Zerohedge.com reports on a somewhat different response to changes in the restaurant industry:

“The virus pandemic did not change the trajectory of where the restaurant industry was headed, but it did force years of change in a short period. Restaurants are embracing artificial intelligence and automation to revolutionize their business models.

A new report via payments company Square titled “Future of Restaurants” discusses an overview of how technology is sweeping through the industry. Square partnered with Wakefield Research to survey 500 restaurant owners and managers across the country.”

“Other notable stats from the survey shows how restaurants are rapidly evolving in a post-COVID world:

> 3 in 4 restaurants plan on offering contactless ordering and payment options across all channels.

> 59% of consumers are willing to buy items that are not part of the restaurant’s core offerings.

> 42% of restaurants plan to invest in customer loyalty programs

> Restaurants that are using online ordering for delivery and takeout expect 62% of revenue to come through those channels.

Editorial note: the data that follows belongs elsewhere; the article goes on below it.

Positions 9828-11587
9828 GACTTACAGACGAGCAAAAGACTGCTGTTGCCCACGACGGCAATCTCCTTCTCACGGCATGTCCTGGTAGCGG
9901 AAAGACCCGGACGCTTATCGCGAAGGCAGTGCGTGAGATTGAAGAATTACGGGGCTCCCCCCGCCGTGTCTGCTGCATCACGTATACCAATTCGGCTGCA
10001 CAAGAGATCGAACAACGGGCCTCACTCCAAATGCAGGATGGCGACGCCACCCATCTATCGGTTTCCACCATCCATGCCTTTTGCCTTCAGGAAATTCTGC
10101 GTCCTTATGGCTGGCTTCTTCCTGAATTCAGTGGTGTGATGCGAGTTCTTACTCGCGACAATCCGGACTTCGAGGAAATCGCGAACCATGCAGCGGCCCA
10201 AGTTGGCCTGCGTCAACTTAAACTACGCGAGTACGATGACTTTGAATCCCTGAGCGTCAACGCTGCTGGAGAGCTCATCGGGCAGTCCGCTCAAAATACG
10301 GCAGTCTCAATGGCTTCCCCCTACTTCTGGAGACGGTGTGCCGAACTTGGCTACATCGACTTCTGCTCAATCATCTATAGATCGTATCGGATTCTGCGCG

> 67% of consumers prefer to use a restaurant’s own website or app for food delivery.

> 92% of restaurant owners and managers are open to experimenting with their menu.

> 88% of restaurants would consider completely switching from physical to digital menus.”

… and as readers may know when artificial intelligence and automation are embedded into company businesses models – they become job killers – suggesting technological unemployment will soar through this decade.”

Next step: Kitchen only?

A whole new buyer and supplier world is fast taking shape

Business changes in response to market changes used to take decades to play out. Driving forces then were technology, population growth, education, and communications – all things that don’t change quickly. Until COVID, that is.

The pace of change is now so fast that few businesses can fully keep up. Most are struggling with essential technology and business environment changes so may be losing sight of the buyer behavior changes that may be even more important.

Bottom line:

Businesses appear to be focusing obsessively on internal changes being driven by COVID and other forces, with minimal attention being given to their buyer market changes. This seems to me to be the opposite of what is needed. Customers and their marketplaces should always be primary. It may well be that some of these internal business changes will have to be rolled back or modified substantially as permanent buyer behavior changes become apparent. Probably too late to do much good. A formula for weakly-competitive followers.